Are Innovation Labs preventing Innovation? How does collaboration with start-ups work? What is a startup pitch? Treasure 111 is all about innovation. In many places I use the concept of the Business Model Canvas. But don’t worry that it will get too dry. The treasure with a repdigit includes a nugget included, which trains your laugh muscles properly 🙂
Nugget 1 – Are Innovation Labs preventing Innovation?
The demand on modern organisations is ambidexterity. Often this ability is solved by a two-part organization. Some are efficient and others explorative. But I agree with Jared Spool. The message to the efficient part of the organization is now “The others are there for innovation”. But the efficient part of the organization has a big interface to existing customers. Their unsolved problems are the next innovations. A good argument that existing product teams are responsible for innovation. Detached innovation teams often operate in an ivory tower.
The team must therefore be able to develop a user-centered product. It is not enough to wait for the customer’s specifications or ask him what he needs. Methods such as Design Thinking and Value Proposition Canvas can help to create hypotheses and validate them with rapid iterations. So I agree with Jared Spool on the following statement:
Each product team has everything it takes to be an innovation team. We just have to empower the team to see what its job is.
Exactly here lies the value of innovation organisations for me. You empower product teams to explore. For example, my team deals with the topic “Supplier Enabled Innovation”. We are not close to our customers. But we can help the product teams quickly implement product increments with the help of external partners and validate the hypotheses. In the business model canvas, we help match key partners for the implementation of the value proposition.
An innovation organisation does not have to be a bad thing. If you want to develop products outside your existing core business or even completely new business models, it even makes sense to set up a product team. A separate lab can help to break away from existing conventions and open up new markets. How does your company address this issue?
(8 min, text, English)
Nugget 2 – How does collaboration with start-ups work?
As written in Nugget 1, it makes sense to implement and test the Value Proposition together with external partners. Especially for products outside the core business or new business models, start-ups offer themselves as partners. On the one hand, they often deal with topics in which established suppliers do not yet have sufficient know-how. On the other hand, there is a high degree of uncertainty. The aim is to quickly validate hypotheses so that the “bets” do not become too expensive. Start-ups usually master this approach very well. Benedikt Herles has identified 10 traps when working with start-ups. I would like to pick up three points in the initiation phase here:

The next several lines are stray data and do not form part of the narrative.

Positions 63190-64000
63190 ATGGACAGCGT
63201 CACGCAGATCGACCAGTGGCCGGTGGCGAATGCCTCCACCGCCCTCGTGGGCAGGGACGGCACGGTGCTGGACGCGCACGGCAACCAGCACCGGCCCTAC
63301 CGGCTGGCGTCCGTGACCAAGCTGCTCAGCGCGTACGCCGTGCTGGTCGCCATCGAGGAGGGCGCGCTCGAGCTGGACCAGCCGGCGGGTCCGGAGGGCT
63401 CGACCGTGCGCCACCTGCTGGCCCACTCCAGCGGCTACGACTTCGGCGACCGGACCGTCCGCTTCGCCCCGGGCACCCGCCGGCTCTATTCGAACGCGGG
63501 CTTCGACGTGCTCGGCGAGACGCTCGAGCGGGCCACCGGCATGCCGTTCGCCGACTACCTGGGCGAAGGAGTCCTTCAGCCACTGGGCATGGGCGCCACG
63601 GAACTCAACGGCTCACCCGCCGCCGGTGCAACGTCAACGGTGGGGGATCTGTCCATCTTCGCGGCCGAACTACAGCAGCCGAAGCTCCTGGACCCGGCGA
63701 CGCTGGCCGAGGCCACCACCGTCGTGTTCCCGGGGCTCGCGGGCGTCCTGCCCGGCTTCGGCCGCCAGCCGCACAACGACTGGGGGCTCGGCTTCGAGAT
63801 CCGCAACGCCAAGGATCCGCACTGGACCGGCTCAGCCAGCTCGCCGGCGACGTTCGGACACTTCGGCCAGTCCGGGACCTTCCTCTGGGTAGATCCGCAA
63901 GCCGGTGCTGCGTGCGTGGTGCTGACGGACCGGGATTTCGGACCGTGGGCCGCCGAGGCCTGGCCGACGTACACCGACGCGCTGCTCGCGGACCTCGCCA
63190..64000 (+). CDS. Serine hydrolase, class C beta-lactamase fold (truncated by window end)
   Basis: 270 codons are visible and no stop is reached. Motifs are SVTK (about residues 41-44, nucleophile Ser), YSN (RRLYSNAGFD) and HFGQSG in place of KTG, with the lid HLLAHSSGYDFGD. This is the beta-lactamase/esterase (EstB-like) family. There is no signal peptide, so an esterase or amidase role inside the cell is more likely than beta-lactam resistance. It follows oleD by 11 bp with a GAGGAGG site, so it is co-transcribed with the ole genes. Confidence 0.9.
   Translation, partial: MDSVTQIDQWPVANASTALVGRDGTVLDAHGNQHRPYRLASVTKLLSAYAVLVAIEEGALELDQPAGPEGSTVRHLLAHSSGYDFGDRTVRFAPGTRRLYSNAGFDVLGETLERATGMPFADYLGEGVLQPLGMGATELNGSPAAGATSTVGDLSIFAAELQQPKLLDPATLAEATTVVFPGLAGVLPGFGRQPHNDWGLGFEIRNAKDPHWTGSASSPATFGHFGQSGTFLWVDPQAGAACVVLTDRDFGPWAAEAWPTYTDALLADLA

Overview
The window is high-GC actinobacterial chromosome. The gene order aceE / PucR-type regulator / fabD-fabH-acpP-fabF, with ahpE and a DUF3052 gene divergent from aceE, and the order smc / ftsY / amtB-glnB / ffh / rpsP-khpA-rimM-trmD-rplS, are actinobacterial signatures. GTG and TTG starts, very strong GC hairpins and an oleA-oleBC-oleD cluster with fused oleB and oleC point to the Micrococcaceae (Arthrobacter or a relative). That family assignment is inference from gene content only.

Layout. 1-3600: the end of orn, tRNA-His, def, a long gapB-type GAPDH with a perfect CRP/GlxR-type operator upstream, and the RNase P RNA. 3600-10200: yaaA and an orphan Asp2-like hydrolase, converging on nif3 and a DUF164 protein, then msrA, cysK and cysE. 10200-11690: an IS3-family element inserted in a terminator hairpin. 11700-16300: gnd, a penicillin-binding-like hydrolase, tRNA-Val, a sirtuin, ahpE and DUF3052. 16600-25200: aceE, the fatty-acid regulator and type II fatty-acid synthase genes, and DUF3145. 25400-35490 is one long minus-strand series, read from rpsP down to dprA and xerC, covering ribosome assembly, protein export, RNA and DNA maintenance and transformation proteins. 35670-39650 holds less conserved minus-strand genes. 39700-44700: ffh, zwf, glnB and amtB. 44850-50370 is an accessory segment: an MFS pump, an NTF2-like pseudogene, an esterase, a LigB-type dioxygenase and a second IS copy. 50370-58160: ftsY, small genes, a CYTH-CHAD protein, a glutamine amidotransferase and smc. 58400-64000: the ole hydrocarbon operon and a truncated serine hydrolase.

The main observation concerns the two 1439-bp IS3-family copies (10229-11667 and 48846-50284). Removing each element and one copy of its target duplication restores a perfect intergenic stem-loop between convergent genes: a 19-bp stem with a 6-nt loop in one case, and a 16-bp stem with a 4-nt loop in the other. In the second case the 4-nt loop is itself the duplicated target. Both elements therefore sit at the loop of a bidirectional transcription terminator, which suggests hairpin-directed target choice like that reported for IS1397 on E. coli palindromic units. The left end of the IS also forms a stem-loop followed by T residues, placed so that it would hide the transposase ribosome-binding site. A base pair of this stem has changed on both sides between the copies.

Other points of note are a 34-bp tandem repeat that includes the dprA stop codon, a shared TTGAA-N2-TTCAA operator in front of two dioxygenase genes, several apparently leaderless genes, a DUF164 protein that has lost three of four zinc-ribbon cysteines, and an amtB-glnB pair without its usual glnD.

- Has your organization already a disruption-radar? I don’t care if you work with startups or not, this seems to me to be an extremely important tool. Most organizations have a good overview inside the company, e.g. about financial indicators or KPIs. The good organizations still operate benchmarks. What is the competition doing? Very few organizations probably have an eye for where someone is sawing in the chair of the existing business model. Do you have a disruption radar?
- Another tool could be a start-up collaboration score card. I had the case this year that we were working with a start-up. The development team opted for a start-up that wanted to develop a new usecase together with us. The start-up was in an too early phase for me. But I couldn’t give a good reason why this is a problem. It was more of a gut feeling. The cooperation was quite bumpy. Meanwhile, topics such as financing of the start-up and cultural matching are also important for me. A collaboration score card would certainly help us to make the various criteria transparent.
- A completely new insight was the point for me to make common cause with as many start-ups as possible. At first glance, this may seem like an awful lot of effort and waste. On the second view high uncertainty requires however also high redundancy. It therefore makes sense to place as many of these small bets as possible. Do you have any tips on how to make this as effective as possible?
(6 min, text, German)
Nugget 3 – What is a Startup Pitch?
When it comes to selecting startups, you will look at many pitches. But what is a pitch? The Pitch Doctor Christoph Sollich helps Start-Ups to make a good pitch. At SXSW he showed his skills to the best of his ability. Despite all irony, his talk contains three elements of the Business Model Canvas, which I pay special attention to in a pitch:
- Clear statements about the value proposition – Which problem(s) does the product solve? What differentiates the product from other solutions available on the market?
- Who is the team? For me, people are the most important key resource that the startup has.
Is the team balanced/diverse? What can the start-up itself do and where do they need partners? Can we perhaps even be a key partner for the start-up because it lacks certain resources?
- What is the business model? The start-up will not survive long without a functioning revenue stream. This is also important for me as a customer in order to estimate the costs that will occur.
Alongside these three points, good storytelling is also extremely important to me. On the one hand, I determine whether the startup can bring its product or service to the point. On the other hand, good stories stick and move the listeners. For me, this is an indicator of whether a startup has mastered the first phases of the channel in the business model canvas.
But now – have fun watching!
(10 min, video, English)